Kennan was right to point out two important factors: one is the ethnic and cultural mix of the Balkan peoples, an ethnic “Macedonian salad,” a peninsula more diverse and tolerant of diversity then the rest of Europe. The other factor is its stubborn refusal of what is forced upon Balkan people as “Europe” and “civilization.” What is common to all these characterizations is what I refer to as “methodological balkanism.” This common approach in scholarly literature about the Balkans naturalizes “ancient ethnic hatreds,” ignoring the complex interplay between European, Ottoman and local practices condensed in the word balkanization. As Manu Goswami has shown in a different context, this method presupposes, rather than examines, production and condensation of these specifically modern constructs. In methodological balkanism “ancient ethnic hatreds” have acquired the fixity of common sense. Methodological balkanism obscures a dynamic historical process of production of these ethnic differences, as well as the struggle to overcome them. These silenced histories, these other balkanizations, are radically relational, in a sense that they don’t represent an autonomous socio-cultural domain “exempt from colonial or capitalist mediation.” They do not constitute a pre-given and irreducible difference; they are, instead, a “dialectical product of the protracted encounter between colonialism and received practices, subjectivities, and categories of understanding.”
To refuse methodological balkanism is to understand Balkan history as something more than just a story of ethnic divisions–as real as these divisions are and have been. It means seeing the other side of balkanization: a history of perpetual struggle against ethnic divisions, colonization, and imperialism. Clinton’s de-balkanization of the Balkans attempts to eradicate a persistent vision of a trans-ethnic society, a fragmented world of anti-colonial struggles, a world of Bosnian heretics (the Bogumiles), maritime and land pirates (Haidouks and Uskoks), rebels and revolutionaries, anti-authoritarians, socialist-federalists, Yugoslavs, partisans, and anti-fascists. Balkanization might be about fragmentation, but not exclusively of the ethnic-nationalist kind: balkanization also implies resistance, as well as a relatively autonomous, decentralized, and federated alternative to the violent centralization of nation-states and European unions. Therein resides the real threat of the Balkans, this is why balkanization needs to be arrested and the Balkans “debalkanized”.
Der Spiegel journalists make an important point: Bosnia is still a “threat to stability in the heart of Europe,” but not for reasons they profess. Despite the words of the EU bureaucrat quoted in the article, the Bosnian people with their protests have clearly demonstrated that there is a “consensus among three ethnic groups.” Serbs, Muslims, and Croats all demand the end of privatization and economic violence. They should, and I hope that they will, demand the end of capitalist economy and the end of foreign rule in a country that is, a hundred years after Princip’s fateful shot, once again a European protectorate. Bosnia has such a rich history of courageous struggle, with some of the most decisive battles against fascism being fought in this country. The Yugoslav socialist idea of “brotherhood and unity,” as paradoxical as this might sound, was nowhere as real as in pre-war Bosnia. This is what makes His Excellency, the High Representative, so nervous. The peripheral elites of neighboring post-Yugoslav states are nodding in agreement with the European Union, afraid of what they also call the “balkanization of Bosnia.” They are terrified that the “Bosnian scenario” might repeat itself in Serbia, Montenegro, or Croatia.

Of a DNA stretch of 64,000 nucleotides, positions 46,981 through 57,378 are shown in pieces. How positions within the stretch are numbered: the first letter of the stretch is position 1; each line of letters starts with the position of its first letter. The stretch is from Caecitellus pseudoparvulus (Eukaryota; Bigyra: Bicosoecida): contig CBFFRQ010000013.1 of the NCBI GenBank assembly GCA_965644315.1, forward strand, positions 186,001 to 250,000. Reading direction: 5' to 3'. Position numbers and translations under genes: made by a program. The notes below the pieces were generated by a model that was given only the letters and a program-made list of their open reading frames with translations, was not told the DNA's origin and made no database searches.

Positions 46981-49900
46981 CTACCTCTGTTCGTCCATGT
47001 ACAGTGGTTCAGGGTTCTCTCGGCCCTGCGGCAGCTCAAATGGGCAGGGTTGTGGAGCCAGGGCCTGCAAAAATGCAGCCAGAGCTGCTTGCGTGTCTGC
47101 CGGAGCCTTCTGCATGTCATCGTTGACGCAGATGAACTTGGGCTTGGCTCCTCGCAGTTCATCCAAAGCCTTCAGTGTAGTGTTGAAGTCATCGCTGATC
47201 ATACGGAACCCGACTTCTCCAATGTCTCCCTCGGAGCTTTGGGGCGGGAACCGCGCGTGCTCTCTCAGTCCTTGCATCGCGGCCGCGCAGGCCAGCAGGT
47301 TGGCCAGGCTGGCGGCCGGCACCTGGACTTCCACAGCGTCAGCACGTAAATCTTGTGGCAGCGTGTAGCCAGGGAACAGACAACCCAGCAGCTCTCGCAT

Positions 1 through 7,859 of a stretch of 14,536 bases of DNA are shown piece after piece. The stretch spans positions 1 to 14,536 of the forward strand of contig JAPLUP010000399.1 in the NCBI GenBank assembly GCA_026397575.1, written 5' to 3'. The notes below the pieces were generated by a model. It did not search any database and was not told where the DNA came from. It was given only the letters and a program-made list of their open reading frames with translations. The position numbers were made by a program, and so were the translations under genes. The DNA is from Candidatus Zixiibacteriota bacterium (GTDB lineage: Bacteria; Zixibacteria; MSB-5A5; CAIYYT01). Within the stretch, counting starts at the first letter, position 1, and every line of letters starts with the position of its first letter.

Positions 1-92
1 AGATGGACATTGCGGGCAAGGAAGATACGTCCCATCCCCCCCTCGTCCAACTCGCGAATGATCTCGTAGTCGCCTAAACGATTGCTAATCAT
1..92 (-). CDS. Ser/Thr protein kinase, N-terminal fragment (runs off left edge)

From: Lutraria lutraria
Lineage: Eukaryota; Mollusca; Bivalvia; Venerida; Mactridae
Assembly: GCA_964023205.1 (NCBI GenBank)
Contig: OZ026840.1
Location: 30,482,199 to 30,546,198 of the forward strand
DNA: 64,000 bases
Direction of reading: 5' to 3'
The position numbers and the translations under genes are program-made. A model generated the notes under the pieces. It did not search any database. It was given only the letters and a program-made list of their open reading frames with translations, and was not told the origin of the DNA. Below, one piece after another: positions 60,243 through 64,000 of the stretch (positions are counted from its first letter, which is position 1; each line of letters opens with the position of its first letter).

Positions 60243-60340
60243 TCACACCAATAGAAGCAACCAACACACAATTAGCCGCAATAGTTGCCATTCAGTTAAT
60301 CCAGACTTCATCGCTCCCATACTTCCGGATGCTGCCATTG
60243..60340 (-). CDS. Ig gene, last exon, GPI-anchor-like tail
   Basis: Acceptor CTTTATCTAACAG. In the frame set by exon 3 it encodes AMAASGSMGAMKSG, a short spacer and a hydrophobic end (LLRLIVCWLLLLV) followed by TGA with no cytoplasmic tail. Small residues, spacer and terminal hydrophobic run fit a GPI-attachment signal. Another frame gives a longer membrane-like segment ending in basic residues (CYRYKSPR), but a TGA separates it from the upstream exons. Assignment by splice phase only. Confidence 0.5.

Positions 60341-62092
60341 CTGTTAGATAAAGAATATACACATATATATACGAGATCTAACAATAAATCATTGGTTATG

Let’s hope that they are right. Let’s hope that their fear is justified. One century after the courageous act of that young Bosnian, Gavrilo Princip, we should remind ourselves of the famous words delivered at this trial: “I am aiming for the unification of all Yugoslavs, and I don’t care what form of state, but it must be freed from Austria.” Let us never forget these words. Let us never forget the struggle of Bosnian partisans. Let’s hope that this proud and beautiful, “wild, mountainous Balkan nation,” will continue to be a contagious “trouble spot,” one that would inspire unemployed workers and students in other post-Yugoslav countries to follow suit, and balkanize themselves from the civilized world of nation-states, European protectorates, and capitalist social relations.
Dr. Andrej Grubacic is a Director of Anthropology and Social Change program at the California Institute of Integral Studies in San Francisco. He is the author of the “Don’t Mourn Balkanize: Essays after Yugoslavia.”